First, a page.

I am unwilling to prioritise my ideological beliefs and risk sinking my family into a state of even greater socioeconomic hardship. The love I have and owe to them is such that I must do whatever is within my means to communicate unequivocally that South Africa deserves good governance for the development of our people. The truth is whether you believe in decolonisation, Afrocentrism, Pan-Africanism, etc. and you refuse to partake in popular movements that call for Zuma (as a symbol of misrule, corruption and authoritarianism) to go, you risk having nothing left of a country worth decolonizing. That is very important. If we let this country to go junk, the risks of corruption and misrule even heighten. Believing in a miraculous rise from the ashes that will symbolize a better and more robust future may not always be possible.

We are at a crossroads. Whether we all see this is something else. All I know, fighters of social justice will be out on the streets because ALL forms of injustice should make us tremble with indignation, to paraphrase Comrade Che. This injustice perpetuated by Zuma and accolates – of thieving from the democratic state – is much more alarming because it is betrayal. Betrayal is one of the greatest injustices. These are people who entered into a democratic pact with us, promised to act in our best interests and advance the nation and its constitution. They have chosen to betray that because the person at the helm allows it as he is number one instigator of that betrayal. There is no greater time to stop him than now. We still want to wake up in a country where we can contend meaningfully with issues of redress, transformation, wealth redistribution.

To paint those of us black people who will join protests tomorrow as anti-black, servants of white monopoly capital, sell-outs, treasonous etc. is quite disturbing. We choose not to stand for betrayal of our democratic state values that we choose to ascribe to. We choose to save the country before there might be almost nothing left of it. That there is coincidental convergence on this point with some of our enemies is a strategic point for numbers and possibility for attainment of victory. That victory is not to say the ANC will necessarily recall Zuma as President over the weekend but that victory is igniting a movement of resistance, a movement that will no longer standby idle and only punch away in keyboards to voice frustration, anger and disapproval. A movement that knows there is a limit to courts and parliamentary processes. A movement that knows that popular movements grow and impact on the legitimacy of any sitting government. Eventually, popular movements force the hand of even the most hardened regimes when well coordinated.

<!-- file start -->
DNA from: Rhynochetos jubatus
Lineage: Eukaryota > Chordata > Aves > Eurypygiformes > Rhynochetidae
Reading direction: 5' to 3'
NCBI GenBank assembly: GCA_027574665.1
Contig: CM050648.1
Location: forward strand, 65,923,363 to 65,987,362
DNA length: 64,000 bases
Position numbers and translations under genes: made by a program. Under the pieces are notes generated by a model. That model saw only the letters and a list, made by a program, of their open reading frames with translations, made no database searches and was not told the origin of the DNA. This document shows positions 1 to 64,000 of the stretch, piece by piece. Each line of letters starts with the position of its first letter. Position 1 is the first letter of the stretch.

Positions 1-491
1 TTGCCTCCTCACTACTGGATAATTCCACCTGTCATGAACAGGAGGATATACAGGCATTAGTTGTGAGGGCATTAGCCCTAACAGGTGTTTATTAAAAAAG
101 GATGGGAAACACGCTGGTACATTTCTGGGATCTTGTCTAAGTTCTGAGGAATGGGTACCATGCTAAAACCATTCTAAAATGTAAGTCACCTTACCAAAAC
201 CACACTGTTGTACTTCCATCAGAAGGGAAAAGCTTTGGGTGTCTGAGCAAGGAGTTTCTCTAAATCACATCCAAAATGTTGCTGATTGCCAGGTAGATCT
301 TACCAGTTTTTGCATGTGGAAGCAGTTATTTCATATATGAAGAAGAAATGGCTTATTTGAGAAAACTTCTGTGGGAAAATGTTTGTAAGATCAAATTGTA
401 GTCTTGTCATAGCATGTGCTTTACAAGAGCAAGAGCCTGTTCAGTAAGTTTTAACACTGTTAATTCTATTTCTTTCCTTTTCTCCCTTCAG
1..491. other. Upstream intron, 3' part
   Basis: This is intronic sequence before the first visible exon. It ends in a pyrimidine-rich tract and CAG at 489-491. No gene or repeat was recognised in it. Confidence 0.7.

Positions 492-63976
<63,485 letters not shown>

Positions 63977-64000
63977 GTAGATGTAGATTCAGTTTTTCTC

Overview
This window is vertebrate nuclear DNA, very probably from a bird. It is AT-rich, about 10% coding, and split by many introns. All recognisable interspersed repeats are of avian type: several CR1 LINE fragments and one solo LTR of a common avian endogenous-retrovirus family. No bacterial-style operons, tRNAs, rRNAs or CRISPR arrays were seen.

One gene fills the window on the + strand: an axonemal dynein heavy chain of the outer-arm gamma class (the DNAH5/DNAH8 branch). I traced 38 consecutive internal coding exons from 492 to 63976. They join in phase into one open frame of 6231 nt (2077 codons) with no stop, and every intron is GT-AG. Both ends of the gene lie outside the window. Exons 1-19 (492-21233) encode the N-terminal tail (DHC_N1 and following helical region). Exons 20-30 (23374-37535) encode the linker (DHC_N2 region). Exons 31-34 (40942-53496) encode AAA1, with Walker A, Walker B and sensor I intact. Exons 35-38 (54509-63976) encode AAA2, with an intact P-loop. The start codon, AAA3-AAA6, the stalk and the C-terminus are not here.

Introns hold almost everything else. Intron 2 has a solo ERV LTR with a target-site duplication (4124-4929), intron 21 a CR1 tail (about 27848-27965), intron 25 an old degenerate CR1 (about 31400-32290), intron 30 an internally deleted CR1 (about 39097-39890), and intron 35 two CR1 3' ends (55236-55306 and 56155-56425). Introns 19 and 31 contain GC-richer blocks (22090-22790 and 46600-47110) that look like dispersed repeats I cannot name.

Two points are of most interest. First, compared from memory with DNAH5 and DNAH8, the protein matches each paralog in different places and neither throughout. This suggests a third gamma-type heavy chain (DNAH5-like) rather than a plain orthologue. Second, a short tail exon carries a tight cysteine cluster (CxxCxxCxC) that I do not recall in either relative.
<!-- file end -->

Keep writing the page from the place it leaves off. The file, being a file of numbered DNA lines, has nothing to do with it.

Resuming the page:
Fundamentalism on black issues is more outweighed by fundamentalism to have a country to work towards building for the better good of all. Tomorrow I will participate in those protests with a clean, vindicated and affirmative heart. There is no amount of black guilt tripping that will work. Fellow compatriots must not be guilt tripped. This is the time to press on and press hard. The message is unequivocal. Zuma must fall. The ANC must do the right thing to retain any semblance of its revolutionary consciousness against a counter-revolutionary agenda that continues to steal from the coffers of the state.